From the table of all sets of routing paths considered, the set that minimizes the design objective, satisfying all the design constraints can then be chosen by the designer.
Evaluation of Alternate Network Topologies
The number of switches, their sizes and the interconnection between (together comprising the network topology), which are inputs to the procedure in FIG. 3, can also be iteratively changed. The method in FIG. 3 can be repeated for each iteration of the network topology, for a predefined set of routing paths. The resulting communication network design metrics can be tabulated. From the different solutions, the one that minimizes the objectives, satisfying the design constraints can be chosen by the designer.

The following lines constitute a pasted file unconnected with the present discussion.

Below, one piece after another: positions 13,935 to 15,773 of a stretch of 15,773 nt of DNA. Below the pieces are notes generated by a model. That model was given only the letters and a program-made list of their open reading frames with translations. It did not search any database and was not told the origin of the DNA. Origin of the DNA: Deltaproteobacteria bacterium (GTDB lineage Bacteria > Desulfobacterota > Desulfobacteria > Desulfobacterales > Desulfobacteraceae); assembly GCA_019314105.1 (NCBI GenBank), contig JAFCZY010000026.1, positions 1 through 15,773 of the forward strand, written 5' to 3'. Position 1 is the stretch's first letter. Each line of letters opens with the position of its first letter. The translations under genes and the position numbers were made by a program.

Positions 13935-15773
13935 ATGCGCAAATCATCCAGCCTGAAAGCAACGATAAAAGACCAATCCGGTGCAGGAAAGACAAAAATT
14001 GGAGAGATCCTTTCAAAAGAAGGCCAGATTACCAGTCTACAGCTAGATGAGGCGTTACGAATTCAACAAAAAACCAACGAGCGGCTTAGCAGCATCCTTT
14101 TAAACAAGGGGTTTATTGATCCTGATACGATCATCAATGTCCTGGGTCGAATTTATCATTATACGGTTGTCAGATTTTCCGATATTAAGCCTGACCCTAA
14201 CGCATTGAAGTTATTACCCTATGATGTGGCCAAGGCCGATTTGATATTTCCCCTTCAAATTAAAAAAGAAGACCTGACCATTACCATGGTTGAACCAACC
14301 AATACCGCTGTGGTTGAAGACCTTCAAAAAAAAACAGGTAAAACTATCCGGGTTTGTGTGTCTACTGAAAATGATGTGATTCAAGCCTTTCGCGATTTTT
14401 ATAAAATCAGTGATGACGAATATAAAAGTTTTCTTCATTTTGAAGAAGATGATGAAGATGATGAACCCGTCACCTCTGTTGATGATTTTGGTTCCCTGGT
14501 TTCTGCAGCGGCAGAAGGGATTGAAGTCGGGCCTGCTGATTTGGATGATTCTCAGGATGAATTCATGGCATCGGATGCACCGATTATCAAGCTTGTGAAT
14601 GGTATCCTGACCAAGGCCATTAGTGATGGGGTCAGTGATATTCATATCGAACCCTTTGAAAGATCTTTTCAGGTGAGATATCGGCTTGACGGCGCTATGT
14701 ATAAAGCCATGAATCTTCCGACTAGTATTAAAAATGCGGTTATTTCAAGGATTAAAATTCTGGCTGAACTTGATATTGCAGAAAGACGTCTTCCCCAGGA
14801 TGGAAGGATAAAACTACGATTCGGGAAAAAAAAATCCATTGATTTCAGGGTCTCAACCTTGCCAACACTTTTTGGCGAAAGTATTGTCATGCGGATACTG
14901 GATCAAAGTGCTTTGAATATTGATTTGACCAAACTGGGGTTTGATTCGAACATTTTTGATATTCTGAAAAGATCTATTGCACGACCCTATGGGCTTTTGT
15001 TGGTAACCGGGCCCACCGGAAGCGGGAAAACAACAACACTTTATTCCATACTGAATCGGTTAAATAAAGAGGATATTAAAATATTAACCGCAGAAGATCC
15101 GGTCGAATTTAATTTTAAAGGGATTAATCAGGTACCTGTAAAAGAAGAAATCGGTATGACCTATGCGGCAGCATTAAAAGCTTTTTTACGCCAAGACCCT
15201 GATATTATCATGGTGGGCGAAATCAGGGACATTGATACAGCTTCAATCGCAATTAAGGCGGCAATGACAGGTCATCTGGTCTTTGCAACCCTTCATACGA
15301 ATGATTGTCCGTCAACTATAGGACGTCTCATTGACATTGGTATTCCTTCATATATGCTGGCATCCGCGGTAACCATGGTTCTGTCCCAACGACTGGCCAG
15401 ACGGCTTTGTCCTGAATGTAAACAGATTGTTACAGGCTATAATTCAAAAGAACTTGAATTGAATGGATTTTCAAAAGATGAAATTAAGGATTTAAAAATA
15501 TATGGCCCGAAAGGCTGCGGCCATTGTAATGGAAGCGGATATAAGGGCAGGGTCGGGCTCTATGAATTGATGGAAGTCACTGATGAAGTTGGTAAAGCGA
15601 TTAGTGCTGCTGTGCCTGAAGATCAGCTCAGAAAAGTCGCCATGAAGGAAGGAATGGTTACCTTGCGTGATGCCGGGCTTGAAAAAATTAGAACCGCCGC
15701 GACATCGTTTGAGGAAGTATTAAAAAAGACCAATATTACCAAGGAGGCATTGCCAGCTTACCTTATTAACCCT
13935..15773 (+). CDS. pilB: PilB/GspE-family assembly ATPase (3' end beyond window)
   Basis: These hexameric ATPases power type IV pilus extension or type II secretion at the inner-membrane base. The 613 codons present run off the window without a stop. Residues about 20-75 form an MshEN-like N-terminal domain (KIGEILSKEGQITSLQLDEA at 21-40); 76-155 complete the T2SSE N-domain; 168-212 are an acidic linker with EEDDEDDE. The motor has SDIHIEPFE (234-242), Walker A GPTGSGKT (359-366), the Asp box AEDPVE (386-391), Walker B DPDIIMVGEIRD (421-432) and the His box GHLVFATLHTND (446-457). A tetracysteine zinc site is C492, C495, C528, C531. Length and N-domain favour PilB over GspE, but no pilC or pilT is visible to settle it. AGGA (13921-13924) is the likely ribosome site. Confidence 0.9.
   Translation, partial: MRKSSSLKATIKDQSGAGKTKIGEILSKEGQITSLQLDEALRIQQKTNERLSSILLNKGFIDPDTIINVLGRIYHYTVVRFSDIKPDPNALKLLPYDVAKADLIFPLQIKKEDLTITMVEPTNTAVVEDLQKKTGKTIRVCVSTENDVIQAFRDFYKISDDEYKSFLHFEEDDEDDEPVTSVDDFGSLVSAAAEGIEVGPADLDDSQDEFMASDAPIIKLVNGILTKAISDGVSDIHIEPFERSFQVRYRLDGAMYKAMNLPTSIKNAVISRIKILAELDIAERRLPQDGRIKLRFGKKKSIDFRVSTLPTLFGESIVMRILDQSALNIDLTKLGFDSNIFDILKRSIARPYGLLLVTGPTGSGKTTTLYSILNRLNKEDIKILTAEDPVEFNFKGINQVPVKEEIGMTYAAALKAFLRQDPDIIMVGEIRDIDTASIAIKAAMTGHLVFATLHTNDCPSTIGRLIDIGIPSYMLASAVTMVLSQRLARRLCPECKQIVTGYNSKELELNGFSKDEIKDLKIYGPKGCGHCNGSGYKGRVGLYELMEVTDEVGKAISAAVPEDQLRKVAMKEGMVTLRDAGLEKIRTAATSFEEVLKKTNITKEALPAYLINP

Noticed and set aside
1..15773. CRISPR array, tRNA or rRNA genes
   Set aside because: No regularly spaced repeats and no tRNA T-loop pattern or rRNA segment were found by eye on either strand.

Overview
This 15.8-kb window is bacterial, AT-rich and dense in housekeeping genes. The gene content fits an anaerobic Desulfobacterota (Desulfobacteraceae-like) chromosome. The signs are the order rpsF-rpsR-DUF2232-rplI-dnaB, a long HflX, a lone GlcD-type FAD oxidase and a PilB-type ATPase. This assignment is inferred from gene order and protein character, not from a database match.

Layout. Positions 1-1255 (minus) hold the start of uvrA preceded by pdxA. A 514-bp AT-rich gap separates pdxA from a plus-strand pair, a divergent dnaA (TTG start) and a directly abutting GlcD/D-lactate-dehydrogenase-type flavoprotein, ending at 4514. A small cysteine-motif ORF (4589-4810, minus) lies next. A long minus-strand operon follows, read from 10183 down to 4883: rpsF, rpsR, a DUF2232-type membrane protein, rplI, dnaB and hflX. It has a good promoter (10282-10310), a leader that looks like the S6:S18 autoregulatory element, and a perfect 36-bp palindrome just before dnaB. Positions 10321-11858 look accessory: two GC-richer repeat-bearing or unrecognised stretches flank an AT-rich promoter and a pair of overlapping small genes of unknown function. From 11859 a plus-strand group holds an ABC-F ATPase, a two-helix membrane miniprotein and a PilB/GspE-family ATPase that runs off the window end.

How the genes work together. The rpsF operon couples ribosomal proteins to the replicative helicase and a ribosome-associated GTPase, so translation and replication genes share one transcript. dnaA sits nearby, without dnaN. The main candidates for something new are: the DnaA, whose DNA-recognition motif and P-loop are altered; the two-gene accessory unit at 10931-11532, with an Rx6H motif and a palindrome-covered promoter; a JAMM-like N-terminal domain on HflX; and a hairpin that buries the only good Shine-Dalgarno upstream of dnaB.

When the network topology is varied, for each topology point, the set of routing paths can also be varied. In this case, the design metrics for all different topologies and routing paths can be tabulated and the most efficient design point can be chosen.
Method to Increase the Operating Speed of a Communication System
The operating speed, or frequency, of the communication system should be maximized to improve performance. The operating speed of the communication system could be limited by that of one of the switches in the design. Therefore, it is desirable to be able to set a lower bound for the operating speed of the switches in the system.
As the number of input-to-output connections within the switch crossbar increases, the operating speed of the switch decreases, since the amount of logic to be traversed inside the switch (commonly called critical path) increases.